One of the best ways to spot potential opportunities is by tracking insider buying. Insiders are company executives and people who own more than 10% of a company.
After all, these are the people that know the company inside and out. If they’re buying, it’s a confidence boost for the stock. Also, according to Investopedia.com, “A 2003 study by Harvard University’s Leslie A. Jeng and Richard Zeckhauser and Yale University’s Andrew Metrick found that insider purchases beat the market by 11.2% per year.”
While I’d never buy a stock based on insider buying alone, tracking insiders – especially those with good success – can provide us with a good starting point.
Insider Buying: Starbucks Corp. (SBUX)
In May, CEO Howard Schultz bought 210,000 shares of Starbucks Corp. (NASDAQ:SBUX) for just under $15 million after the stock fell from a high of about $90 to less than $72.50.
At $72.50 SBUX clearly was oversold. Since then, the stock has recovered to about $80 a share. From here, I’d like to see it refill its bearish gap around $92.50 in the near-term.
The company is about to reopen 600 Shanghai stores after a wave of shutdowns. Also, after a bunch of price downgrades, Evercore ISI analyst David Palmer upgraded the SBUX stock to “Outperform” with a $95 price target.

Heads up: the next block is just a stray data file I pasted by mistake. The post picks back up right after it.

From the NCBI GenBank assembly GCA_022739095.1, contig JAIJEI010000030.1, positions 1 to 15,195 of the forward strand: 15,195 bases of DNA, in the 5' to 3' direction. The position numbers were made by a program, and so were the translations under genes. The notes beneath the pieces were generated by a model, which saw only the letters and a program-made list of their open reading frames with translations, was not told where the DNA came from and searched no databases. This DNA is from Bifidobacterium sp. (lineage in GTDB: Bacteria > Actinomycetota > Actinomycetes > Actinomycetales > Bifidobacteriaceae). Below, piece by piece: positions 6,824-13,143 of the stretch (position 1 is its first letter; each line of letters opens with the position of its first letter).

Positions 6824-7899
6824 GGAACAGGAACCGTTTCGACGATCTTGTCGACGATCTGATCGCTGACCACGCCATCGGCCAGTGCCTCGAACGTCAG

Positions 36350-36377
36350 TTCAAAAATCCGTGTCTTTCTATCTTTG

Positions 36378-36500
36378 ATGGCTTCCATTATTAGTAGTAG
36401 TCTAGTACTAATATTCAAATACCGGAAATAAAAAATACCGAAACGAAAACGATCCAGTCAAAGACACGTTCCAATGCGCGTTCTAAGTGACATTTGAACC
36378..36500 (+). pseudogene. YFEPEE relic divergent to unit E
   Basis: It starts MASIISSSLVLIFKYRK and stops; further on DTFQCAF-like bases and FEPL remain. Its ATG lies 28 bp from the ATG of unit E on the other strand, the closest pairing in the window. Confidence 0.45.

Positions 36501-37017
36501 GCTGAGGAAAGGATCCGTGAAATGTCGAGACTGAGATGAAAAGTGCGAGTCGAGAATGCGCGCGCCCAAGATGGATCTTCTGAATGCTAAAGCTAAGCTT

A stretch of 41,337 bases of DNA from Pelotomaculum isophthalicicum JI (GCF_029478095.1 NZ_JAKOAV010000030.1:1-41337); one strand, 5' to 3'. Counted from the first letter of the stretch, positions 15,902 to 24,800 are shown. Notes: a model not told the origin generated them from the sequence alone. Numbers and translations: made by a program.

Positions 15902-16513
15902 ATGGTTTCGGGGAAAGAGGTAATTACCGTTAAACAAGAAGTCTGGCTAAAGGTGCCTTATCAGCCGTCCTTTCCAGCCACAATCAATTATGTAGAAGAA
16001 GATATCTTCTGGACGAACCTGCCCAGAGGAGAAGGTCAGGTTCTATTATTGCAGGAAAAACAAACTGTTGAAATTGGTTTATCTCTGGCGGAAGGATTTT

The analyst “admits that over the next two quarters, investors will likely have to deal with messy results from ongoing softness in China and Starbucks’ increased reinvestment in its business. But ‘by the September investor day and the Fall appointment of a new CEO, Starbucks will likely be able to share some stabilization in China trends, ongoing improvement in US same-store sales and a plan to improve its efficiency and capacity,” as noted by Barron’s.
CSX Corp. (CSX)
In May, Director James Wainscott picked up 10,000 shares of CSX Corp. (NASDAQ:CSX) for $332,500.
That was after the stock plummeted from about $38 a share.
The company beat earnings, with EPS of 39 cents on sales of $3.41 billion, as compared to expectations for 37 cents on $3.31 billion in sales. CSX also approved a 10-cent quarterly dividend, payable June 15 for shareholders of record as of May 31.